“I received a call earlier. The NYPD wanted to call but felt a person-to-person visit was more appropriate. Not delay the news.” Chief Tanner took a deep breath. “Your brother Jimmy died today in the line of duty. I’m very sorry, boys.” Chief Tanner almost choked out the last words.
Zane’s heart started to pound as the breath leaving his mouth almost suffocated him. He stood a few moments staring at Chief Tanner in disbelief. Did he really just hear the words he thought he had? Perhaps he should’ve sat down.
Or maybe he heard wrong. Yep. He had to have heard wrong.
“I’m sorry, Chief. Come again?”
“I’m sorry, Zane. Jimmy died today. I wish I didn’t have to say that to you. I know it’s hard to take in.”
The words pierced his brain, soaring straight to his heart as they became louder in his mind.
Jimmy died today.
He suddenly dropped to his knees, burying his head in his hands. Deep retching sobs immediately poured out. He couldn’t stop them. The massive guilt settled right into his chest. It couldn’t be true. His brother was coming home for Memorial weekend—Austin just said so. Yet, as he sat there breaking down, they settled in his mind. He would never see his baby brother alive again.
Austin could only stare at the chief, who looked as if he could cry as well. He glanced at Zane, who sat on the floor, sobbing. He had never seen his big brother cry, not even when their parents died. He had heard him in his room once, the door closed, and he thought the sounds might’ve been crying. But talking about their feelings didn’t occur between them. They didn’t break down like this in front of each other—or other people.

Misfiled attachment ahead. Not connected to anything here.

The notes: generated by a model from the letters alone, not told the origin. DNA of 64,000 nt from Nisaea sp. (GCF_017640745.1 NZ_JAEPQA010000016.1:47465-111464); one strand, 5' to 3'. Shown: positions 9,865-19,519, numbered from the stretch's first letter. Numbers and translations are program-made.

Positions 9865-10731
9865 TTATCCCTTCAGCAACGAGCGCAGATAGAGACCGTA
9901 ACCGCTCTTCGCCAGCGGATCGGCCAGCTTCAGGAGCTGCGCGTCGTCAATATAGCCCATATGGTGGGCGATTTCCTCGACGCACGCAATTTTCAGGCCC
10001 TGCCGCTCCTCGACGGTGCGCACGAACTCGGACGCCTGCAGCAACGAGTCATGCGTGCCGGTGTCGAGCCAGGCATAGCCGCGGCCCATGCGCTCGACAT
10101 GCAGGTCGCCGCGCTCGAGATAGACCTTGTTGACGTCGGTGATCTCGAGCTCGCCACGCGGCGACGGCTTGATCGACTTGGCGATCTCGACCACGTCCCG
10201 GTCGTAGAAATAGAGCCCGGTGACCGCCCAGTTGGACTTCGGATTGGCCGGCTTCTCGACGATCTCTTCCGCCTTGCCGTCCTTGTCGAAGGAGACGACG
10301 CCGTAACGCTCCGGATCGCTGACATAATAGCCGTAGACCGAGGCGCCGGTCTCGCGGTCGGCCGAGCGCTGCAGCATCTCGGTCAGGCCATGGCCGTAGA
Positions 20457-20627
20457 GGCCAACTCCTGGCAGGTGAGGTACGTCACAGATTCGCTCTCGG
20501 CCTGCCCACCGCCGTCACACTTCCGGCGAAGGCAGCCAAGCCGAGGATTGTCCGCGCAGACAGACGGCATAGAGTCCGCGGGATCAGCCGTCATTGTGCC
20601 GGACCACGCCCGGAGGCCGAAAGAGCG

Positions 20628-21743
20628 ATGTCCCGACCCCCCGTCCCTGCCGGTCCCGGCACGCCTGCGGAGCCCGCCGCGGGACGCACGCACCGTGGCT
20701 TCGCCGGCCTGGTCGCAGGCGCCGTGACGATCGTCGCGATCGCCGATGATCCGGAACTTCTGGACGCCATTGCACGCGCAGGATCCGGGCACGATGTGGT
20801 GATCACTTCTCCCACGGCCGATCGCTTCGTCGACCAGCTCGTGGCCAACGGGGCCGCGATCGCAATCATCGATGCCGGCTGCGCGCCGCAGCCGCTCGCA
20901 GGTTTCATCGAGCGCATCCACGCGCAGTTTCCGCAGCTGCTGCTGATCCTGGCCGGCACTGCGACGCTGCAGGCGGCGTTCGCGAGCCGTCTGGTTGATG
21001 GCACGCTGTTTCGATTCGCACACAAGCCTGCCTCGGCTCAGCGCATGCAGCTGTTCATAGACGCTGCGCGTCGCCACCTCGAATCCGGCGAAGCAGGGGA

He thought back to the words he just spoke to Zane about Jimmy coming home, about them making amends, the reality of it slamming into him.
They would never make amends now.
They would never talk through the problems and make Zane see how dumb he was acting. The plans he had started to form in his mind for Jimmy’s trip home, how they could work it out, they all fluttered away as Austin stared at Zane’s body shaking heavily. He imagined the same thoughts were running through Zane’s mind. The guilt he must feel.
Austin stood up, grabbing onto the desk. He took a deep breath and made his way to Zane. The floor felt like it could open up and swallow him whole. His world had just tilted off its axis, and he had no idea how to respond. But he knew he needed his brother, who was still here.
Zane slowly lifted his tearstained face and pulled Austin into his embrace. He didn’t think about what he was doing or who was in the room. He needed to feel Austin’s strength, as all his had left him. They loved each other; they just never showed it with this sort of affection. Zane couldn’t stop his emotions or the intense need to anchor himself to his remaining brother somehow. Austin was all he had left.